Amnesty International and ACAT are concerned about reports that sexual violence is perpetrated by both state and non-state actors. The government now has the task of gaining trust with the civilian population in Burundi and giving victims the confidence that rape will be appropriately and effectively investigated by the authorities and the perpetrator brought to justice. The state’s defaulting on this task constitutes a violation of women’s human rights and compounds the human rights violations that rape victims have experienced.


Amnesty International and ACAT promote partnership and co-operation between all Burundian human rights organizations working on rape and sexual violence. By working together on one common aim, Burundian NGOs can progress further in the field of promotion and protection of women’s rights. A key focus for all organizations working in partnership should be the responsibility of the Burundian authorities to fulfil and respect its human rights obligations under international human rights law. The real challenge for Burundian NGOs now lies in ensuring that the authorities recognize that it is their responsibility to undertake the work that local organizations have already started. Amnesty International’s and ACAT’s human rights recommendations to the Burundian government, based on women’s testimonies collected in this report, are thus intended to contribute to the government’s next steps in seeking to decrease levels of rape. It is now time to improve Burundian women’s access to justice.


6. Recommendations


Amnesty International and ACAT are making specific recommendations to the Burundian authorities and the international community.


The Burundian government should:


Public condemnation:


  1. Publicly and unequivocally condemn all violence against women and girls including that occurring in the family, in the community and by all state officials, and publicly commit itself to fulfil its responsibility to act with due diligence to combat violence against women.


Monitoring:


  1. Develop, distribute and apply standardized procedures on how to accurately record the case details of incidents of rape and other acts of sexual violence.

  2. Establish an administrative system to systematically monitor and record all reported cases of sexual violence in Burundi, including successful prosecutions and final sentences. The data collected should include detailed figures separated into the categories of gender, age and other key criteria with the overall aim of indicating trends of rape and sexual violence and should be regularly published and widely disseminated.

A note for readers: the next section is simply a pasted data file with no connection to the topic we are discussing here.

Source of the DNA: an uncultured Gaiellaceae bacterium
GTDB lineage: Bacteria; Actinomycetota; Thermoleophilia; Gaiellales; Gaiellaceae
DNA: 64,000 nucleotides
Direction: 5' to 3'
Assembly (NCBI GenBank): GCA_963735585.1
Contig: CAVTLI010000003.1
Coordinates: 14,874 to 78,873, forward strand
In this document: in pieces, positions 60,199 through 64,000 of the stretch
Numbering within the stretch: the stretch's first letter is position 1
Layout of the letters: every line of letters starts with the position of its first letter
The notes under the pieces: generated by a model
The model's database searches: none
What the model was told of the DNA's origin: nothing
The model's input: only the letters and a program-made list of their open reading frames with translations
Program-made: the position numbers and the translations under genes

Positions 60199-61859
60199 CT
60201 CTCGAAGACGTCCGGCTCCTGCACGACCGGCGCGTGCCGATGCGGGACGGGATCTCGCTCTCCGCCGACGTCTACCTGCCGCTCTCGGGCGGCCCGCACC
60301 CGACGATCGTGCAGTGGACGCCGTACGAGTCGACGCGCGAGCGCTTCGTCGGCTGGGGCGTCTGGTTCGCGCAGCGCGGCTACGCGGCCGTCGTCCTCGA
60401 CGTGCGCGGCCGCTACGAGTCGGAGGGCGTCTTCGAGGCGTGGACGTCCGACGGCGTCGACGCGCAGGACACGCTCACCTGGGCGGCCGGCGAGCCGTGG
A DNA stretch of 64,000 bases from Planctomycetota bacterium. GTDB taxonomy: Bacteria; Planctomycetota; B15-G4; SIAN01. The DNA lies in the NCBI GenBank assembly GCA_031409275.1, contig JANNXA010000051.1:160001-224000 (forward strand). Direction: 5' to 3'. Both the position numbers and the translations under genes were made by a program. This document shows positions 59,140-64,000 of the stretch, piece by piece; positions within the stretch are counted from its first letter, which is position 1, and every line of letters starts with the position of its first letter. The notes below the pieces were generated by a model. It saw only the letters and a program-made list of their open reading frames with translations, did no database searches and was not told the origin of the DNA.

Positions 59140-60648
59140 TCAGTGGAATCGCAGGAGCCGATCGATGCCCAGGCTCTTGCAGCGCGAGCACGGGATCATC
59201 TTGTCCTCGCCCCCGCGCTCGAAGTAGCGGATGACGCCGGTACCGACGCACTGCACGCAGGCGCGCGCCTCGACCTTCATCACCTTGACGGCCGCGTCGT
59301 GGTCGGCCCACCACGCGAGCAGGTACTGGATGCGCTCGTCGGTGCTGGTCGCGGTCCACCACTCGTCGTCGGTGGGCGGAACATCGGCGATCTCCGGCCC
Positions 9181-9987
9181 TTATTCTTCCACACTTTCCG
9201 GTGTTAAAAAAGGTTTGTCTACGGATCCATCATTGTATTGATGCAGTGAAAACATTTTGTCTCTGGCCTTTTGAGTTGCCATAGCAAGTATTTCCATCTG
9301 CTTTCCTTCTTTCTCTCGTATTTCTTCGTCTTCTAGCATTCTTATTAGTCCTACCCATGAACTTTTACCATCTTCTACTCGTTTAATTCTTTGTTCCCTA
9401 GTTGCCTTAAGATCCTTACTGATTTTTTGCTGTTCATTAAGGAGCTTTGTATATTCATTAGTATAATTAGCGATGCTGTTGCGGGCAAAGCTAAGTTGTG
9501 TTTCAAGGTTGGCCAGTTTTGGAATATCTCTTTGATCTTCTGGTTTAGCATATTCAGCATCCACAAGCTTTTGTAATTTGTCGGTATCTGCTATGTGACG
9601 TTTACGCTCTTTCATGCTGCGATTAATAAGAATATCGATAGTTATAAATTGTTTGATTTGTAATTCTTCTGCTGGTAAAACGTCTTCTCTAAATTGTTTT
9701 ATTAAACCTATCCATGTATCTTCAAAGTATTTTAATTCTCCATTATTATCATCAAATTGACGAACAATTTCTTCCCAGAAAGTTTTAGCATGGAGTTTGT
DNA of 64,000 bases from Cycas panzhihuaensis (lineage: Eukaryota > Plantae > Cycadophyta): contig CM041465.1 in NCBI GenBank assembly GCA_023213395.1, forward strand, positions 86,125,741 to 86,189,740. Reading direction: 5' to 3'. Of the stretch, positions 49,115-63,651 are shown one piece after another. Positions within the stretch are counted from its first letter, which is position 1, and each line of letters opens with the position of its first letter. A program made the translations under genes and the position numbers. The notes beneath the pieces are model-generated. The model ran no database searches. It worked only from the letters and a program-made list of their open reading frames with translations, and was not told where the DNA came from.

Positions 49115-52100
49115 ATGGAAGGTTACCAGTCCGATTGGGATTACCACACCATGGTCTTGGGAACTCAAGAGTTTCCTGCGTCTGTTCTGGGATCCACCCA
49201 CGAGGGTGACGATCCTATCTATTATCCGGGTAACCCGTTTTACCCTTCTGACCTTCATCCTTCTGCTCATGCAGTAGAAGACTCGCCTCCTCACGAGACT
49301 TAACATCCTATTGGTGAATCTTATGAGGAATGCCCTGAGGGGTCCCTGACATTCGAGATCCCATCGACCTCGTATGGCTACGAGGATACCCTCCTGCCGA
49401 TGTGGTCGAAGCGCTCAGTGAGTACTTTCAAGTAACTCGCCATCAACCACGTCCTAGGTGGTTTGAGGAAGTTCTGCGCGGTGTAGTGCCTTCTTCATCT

Investigation and prosecution:


  1. Give clear and immediate instructions to key high-ranking officials of the Burundian police force, the army and other security forces that all law enforcement officials should treat rape as a crime and should take all necessary measures to effectively investigate allegations of rape and other forms of sexual violence and bring the perpetrators to justice.

  2. Ensure that all complaints and reports of rape and other forms of sexual violence by law enforcement officials are promptly, impartially and effectively investigated by an independent body and the alleged perpetrators brought to justice. Officials suspected of committing rape or other forms of sexual violence should be suspended from active duty during the investigation.

  3. Instruct the Public Prosecutor and other influential members of the magistracy to give clear and immediate instructions to the police, and notably the judicial police, to guarantee that all allegations of rape will be fully investigated using the full range of investigative techniques.

  4. Ensure that those responsible for rape or other forms of sexual violence are brought to justice in a trial that complies with international fair trial standard

  5. Increase financial resources to the Burundian Police Force, in conjunction with measures aimed at long-term reform, to enable them to respond more promptly and effectively, including the provision of transport means.

  6. Create an independent accountability mechanism to ensure prompt, thorough, independent and impartial investigations are carried out into all allegations of police failures to investigate properly rape and other crimes of sexual violence.

  7. Increase the recruitment and training of female personnel within the Burundian police services and the judiciary.

  8. Investigate and prosecute crimes of rape and sexual violence committed during the conflict by establishing a Truth and Reconciliation Commission and a Special Chamber as proposed in the UN Security Council resolution 1606 of June 2005.


Training:

  1. Provide systematic training to the Burundian judicial police force, the judiciary and other state institutions on how to investigate crimes of rape and sexual violence; how to deal with victims of such crimes, including appropriate conduct towards victims; and how to provide practical means for improving their responses.